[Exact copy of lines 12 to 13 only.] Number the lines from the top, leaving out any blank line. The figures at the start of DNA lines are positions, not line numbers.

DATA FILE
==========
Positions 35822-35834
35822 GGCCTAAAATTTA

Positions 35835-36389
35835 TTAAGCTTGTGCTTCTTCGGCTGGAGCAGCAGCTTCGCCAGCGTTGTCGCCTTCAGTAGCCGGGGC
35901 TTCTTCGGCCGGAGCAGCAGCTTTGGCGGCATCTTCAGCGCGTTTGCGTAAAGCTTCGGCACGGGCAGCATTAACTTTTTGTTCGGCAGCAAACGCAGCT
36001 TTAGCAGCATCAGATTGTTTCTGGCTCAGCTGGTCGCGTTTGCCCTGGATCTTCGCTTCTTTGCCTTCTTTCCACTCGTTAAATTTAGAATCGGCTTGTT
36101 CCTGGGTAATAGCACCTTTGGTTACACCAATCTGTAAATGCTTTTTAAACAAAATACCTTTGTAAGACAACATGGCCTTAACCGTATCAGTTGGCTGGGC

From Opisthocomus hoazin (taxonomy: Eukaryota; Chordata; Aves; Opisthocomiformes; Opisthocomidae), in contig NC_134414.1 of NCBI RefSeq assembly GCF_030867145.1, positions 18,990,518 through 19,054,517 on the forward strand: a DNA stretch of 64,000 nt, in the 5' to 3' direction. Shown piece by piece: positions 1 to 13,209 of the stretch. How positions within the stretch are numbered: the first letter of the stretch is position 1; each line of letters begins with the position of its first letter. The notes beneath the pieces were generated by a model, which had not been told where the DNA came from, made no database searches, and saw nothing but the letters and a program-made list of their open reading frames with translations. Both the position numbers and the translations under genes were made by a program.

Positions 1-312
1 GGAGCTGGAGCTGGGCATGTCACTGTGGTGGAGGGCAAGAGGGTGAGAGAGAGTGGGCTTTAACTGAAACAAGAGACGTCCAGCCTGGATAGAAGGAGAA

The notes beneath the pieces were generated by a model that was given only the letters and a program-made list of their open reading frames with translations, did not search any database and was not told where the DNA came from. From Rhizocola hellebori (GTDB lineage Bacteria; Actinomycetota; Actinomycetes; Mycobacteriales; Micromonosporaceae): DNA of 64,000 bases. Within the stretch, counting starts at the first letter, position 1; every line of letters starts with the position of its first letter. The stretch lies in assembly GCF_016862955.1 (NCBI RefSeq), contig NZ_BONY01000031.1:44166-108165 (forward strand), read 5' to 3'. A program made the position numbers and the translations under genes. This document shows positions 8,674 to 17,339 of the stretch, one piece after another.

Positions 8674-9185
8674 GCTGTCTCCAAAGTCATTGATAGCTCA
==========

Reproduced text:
Positions 8674-9185
8674 GCTGTCTCCAAAGTCATTGATAGCTCA